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DAMO: Data Access Monitoring Operator

damo is a user space tool for DAMON. Using this, you can monitor the data access patterns of your system or workloads and make data access-aware memory management optimizations.

damo monitor demo for water_nsquared

Demo Video

Please click the below thumbnail to show the short demo video.

DAMON: a demo for the Kernel Summit 2020

Getting Started

Follow below instructions and commands to monitor and visualize the access pattern of your workload.

$ # ensure your kernel is built with CONFIG_DAMON_*=y
$ sudo mount -t debugfs none /sys/kernel/debug/
$ sudo pip3 install damo
$ sudo damo record $(pidof <your workload>)
$ damo report heats --heatmap stdout --stdout_heatmap_color emotion

The last command will show the access pattern of your workload, like below:

masim zigzag heatmap in ascii masim stairs heatmap in ascii

FAQs

How can I install a kernel that is built with CONFIG_DAMON_*=y?

Please refer to 'Install' section of https://damonitor.github.io/.

Where can I get more detailed usage?

The below sections provide quick introductions for damo's major features. For more detailed usage, please refer to USAGE.md file.

What does the version number mean?

Nothing at all but indicate which version is more fresh. A higher version number means it is more recently released.

Will pip3 install damo installs the latest version of damo?

It will install the latest stable version of damo. If you want, you can also install less stable but more fresh damo from source code. For that, fetch the next branch of the source tree and use damo executable file in the tree.

$ git clone https://github.com/awslabs/damo -b next

How can I participate in the development of damo?

Please refer to CONTRIBUTING file.

Recording Data Access Patterns

Below commands record memory access patterns of a program and save the monitoring results in damon.data file.

$ git clone https://github.com/sjp38/masim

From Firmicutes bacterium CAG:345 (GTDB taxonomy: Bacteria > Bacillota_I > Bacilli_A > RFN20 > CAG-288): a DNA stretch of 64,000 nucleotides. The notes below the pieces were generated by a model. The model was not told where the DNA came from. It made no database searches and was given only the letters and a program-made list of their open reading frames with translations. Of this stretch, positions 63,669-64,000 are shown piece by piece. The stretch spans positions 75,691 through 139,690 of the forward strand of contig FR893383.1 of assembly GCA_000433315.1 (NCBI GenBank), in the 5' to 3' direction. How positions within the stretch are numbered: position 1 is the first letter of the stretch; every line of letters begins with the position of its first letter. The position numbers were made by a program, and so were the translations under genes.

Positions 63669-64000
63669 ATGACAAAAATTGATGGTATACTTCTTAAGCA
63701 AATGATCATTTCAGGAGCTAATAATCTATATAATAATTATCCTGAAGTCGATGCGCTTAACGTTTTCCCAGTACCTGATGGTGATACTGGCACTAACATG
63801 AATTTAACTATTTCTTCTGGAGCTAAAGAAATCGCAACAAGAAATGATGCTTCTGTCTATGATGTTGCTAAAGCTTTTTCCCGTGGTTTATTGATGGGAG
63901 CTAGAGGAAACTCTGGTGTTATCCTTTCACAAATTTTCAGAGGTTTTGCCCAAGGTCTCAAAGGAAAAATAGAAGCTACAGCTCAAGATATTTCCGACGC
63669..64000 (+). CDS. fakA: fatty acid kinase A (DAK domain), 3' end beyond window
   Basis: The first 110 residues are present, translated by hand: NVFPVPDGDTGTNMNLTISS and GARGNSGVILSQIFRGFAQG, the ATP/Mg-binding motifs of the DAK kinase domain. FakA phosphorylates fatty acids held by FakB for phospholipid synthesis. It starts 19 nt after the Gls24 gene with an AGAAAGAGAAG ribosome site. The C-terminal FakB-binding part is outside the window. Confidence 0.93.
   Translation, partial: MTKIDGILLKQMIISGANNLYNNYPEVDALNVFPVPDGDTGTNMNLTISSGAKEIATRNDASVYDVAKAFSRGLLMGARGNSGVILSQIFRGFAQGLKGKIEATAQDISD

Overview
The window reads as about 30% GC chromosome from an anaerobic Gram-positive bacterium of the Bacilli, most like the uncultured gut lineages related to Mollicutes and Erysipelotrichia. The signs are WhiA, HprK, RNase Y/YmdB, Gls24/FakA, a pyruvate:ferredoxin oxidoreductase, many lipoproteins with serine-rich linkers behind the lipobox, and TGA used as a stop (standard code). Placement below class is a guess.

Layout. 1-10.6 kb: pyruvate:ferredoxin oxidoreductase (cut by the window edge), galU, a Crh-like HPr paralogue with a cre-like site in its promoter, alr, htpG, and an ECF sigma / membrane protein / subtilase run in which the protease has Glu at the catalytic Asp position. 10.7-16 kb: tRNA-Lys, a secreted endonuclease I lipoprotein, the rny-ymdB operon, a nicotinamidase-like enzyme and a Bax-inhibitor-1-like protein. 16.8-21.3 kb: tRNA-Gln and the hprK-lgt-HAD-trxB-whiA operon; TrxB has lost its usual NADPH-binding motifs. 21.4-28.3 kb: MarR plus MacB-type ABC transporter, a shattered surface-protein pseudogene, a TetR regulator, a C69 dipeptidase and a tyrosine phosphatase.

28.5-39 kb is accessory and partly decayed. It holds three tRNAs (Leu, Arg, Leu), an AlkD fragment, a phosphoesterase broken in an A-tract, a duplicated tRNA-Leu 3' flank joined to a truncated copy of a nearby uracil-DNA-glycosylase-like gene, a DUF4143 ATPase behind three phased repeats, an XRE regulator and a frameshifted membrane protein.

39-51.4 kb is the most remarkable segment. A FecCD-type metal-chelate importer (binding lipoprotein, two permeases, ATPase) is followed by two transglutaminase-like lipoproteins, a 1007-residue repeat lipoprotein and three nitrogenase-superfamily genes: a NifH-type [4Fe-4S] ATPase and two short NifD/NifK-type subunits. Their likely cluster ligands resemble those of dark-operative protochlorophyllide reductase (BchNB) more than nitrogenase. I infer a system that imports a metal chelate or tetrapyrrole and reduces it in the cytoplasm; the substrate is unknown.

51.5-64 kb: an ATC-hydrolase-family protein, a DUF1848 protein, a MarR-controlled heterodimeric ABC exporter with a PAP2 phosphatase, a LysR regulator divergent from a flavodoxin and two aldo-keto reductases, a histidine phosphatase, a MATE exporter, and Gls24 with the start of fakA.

$ cd masim; make; ./masim ./configs/zigzag.cfg &
$ sudo damo record -o damon.data $(pidof masim)

The first two lines of the commands get an artificial memory access generator program and run it in the background. It will repeatedly access two 100 MiB-sized memory regions one by one. You can substitute this with your real workload. The last line asks damo to record the access pattern in damon.data file.

Visualizing Recorded Patterns

Below three commands visualize the recorded access patterns into three image files.

$ damo report heats --heatmap access_pattern_heatmap.png
$ damo report wss --range 0 101 1 --plot wss_dist.png
$ damo report wss --range 0 101 1 --sortby time --plot wss_chron_change.png
  • access_pattern_heatmap.png will show the data access pattern in a heatmap, which shows when (x-axis) what memory region (y-axis) is how frequently accessed (color).
  • wss_dist.png will show the distribution of the working set size.
  • wss_chron_change.png will show how the working set size has chronologically changed.

You can show the images on a web page [1]. Those made with other realistic workloads are also available [2,3,4].

[1] https://damonitor.github.io/doc/html/latest/admin-guide/mm/damon/start.html#visualizing-recorded-patterns
[2] https://damonitor.github.io/test/result/visual/latest/rec.heatmap.1.png.html
[3] https://damonitor.github.io/test/result/visual/latest/rec.wss_sz.png.html
[4] https://damonitor.github.io/test/result/visual/latest/rec.wss_time.png.html

Data Access Pattern Aware Memory Management

Below three commands make every memory region of size >=4K that hasn't accessed for >=60 seconds in your workload to be swapped out. By doing this, you can make your workload more memory efficient with only a modest performance overhead.

$ echo "#min-size max-size min-acc max-acc min-age max-age action" > my_scheme
$ echo "4K        max      0       0       60s     max     pageout" >> my_scheme
$ sudo damo schemes -c my_scheme <pid of your workload>

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